Topic: Experiences of a group of Irish women living in Belfast (at war) and Dublin (neutral) during the Second World War 

Open Data: Transcripts of 27 interviews with women (pdf)


World Within Walls Psychiatric Hospitals in Ireland

Depositing Institution: Irish Qualitative Data Archive

Depositor: Health Service Executive

Topic: The histories and memories of the St. Davnet’s Campus psychiatric hospital in Monaghan town

Open Data:

32 Scanned organisational documents (jpg)

62 photographs and images of staff and buildings (jpg)

10 Scanned maps and plans (jpg)

152 Audio clips from interviews with staff, residents and others (mp3) 

These clips are organised by theme as follows: appearance and clothing; buildings; childhood memories; changes; community care; death and funerals; families; food; impressions; life at the hospital; recreation; religion; relationships; staff; stories of patients; treatments, diagnoses and services; visitors; work on the grounds; work on the wards. 


Life History and Social Change Open Access Collection

Depositing Institution: Irish Qualitative Data Archive 

Depositor: Aileen O’Carroll, Jane Gray, Sean O’Riain, Ruth Geraghty

Topic: Qualitative life story interviews with three cohorts of Irish citizens, each of which reached adulthood in the crucial decades of the 1950s (an era of socio-economic decline), the 1970s (an era of initial 'modernisation') and in the 1990s (the 'Celtic Tiger' boom). 

Data: 22 audio clips with transcripts (approx. 3 mins) (pdf, mp3)

Examples of topics that can be explored using this data include: 

• Periods of national struggle and change, and how they have affected the fortunes of families and individuals 

• Gender roles, changing relationships between Irish women and men, and changing roles within the family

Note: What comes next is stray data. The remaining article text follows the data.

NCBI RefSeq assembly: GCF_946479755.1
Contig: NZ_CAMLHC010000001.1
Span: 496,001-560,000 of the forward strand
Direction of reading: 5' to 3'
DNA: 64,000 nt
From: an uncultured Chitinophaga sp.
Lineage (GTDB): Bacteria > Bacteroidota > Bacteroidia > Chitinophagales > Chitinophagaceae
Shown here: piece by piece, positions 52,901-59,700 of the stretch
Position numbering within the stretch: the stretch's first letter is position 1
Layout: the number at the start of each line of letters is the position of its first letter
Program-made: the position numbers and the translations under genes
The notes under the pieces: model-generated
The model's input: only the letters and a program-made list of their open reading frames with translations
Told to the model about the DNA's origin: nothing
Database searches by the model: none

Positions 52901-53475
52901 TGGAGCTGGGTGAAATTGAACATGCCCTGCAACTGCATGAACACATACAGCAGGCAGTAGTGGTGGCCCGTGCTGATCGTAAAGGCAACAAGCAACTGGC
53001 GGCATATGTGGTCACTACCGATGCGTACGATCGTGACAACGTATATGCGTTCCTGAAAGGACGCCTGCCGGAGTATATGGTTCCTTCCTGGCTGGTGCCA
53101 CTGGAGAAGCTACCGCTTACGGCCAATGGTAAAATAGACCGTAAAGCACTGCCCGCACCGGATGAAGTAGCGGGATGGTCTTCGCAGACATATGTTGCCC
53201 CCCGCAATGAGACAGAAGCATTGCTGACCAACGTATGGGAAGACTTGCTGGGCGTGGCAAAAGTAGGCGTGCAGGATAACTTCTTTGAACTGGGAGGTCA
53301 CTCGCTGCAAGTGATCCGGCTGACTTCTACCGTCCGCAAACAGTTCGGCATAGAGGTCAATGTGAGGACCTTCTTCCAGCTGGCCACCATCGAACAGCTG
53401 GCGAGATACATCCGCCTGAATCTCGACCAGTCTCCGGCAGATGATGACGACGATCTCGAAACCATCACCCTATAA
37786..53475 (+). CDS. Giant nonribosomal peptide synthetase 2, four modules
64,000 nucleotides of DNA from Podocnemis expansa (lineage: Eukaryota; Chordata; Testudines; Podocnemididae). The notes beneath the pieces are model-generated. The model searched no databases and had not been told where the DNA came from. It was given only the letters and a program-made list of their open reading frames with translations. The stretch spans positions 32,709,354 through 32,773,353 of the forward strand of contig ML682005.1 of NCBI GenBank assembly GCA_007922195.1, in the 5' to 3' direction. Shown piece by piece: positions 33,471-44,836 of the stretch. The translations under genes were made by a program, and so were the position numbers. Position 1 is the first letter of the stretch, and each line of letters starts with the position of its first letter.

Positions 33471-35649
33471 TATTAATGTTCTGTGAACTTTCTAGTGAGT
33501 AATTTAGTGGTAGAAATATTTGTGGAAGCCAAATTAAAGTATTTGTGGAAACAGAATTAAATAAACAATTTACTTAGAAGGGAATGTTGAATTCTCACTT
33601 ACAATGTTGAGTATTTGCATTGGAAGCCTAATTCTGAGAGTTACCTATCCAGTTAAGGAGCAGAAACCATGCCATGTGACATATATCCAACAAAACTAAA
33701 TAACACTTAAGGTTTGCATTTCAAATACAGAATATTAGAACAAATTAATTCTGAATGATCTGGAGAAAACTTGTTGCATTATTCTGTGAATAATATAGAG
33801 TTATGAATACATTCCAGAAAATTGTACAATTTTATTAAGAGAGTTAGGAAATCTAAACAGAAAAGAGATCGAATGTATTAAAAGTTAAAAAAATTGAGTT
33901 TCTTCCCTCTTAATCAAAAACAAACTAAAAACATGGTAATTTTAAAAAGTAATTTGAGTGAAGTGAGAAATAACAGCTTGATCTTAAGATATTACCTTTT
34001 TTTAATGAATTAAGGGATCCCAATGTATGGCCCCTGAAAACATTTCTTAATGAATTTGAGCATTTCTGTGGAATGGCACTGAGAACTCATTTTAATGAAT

• The experience and impact of emigration on Irish communities 

• Changing relationship between the Catholic Church, the Irish State and the individual 

• Social inequalities in Irish communities and neighbourhoods 

• How Irish women and men have courted, dated, married and separated 

• Irish childhoods over the last 100 years, and the experience of growing up in Ireland 

• Our relationship with cinema, television, radio and the Internet; how we've been entertained, informed and sometimes changed by the media


Recall Initiative Memory & Life History

Depositing Institution: Irish Qualitative Data Archive  

Depositor: Andrew Allen et al

Topic:  Semi-structured reminiscence interviews with older Irish people on memories from early life, childhood and adolescence.

Open Data: 65 short audio clips (approx. 5 minutes), Mp3


Border Roads to Memories and Reconciliation

Depositing Institution: Monaghan County Council 

Depositor: David McMullan

Topic:  Interviews by young people from both sides of the community and the border in the Counties of Cavan, Monaghan and Fermanagh with older residents on their experience of the border

Open Data: 20 video interviews (approx. 20 minutes), Mp4


Irish Women at Work Oral History Project

Depositing Institution: University College Cork 

Depositor: Elizabeth Kiely and Maire Leane

Topic:  Oral history interviews focused on the working lives of women (1930-1960) living in three counties of Ireland (Cork, Kerry and Limerick). The women’s accounts are woven into the broader narratives of their lives extending from childhood to adulthood and old age.

Open Data: 37 audio interviews (approx. 60), Mp3


We hope that this short blog post has provided a useful starting point for learning from pre-existing social sciences data sets. If you have responses, questions, or ideas for future blog topics, you can contact us through any of our email or social media channels:

[Image: Photo by Thought Catalog on Unsplash]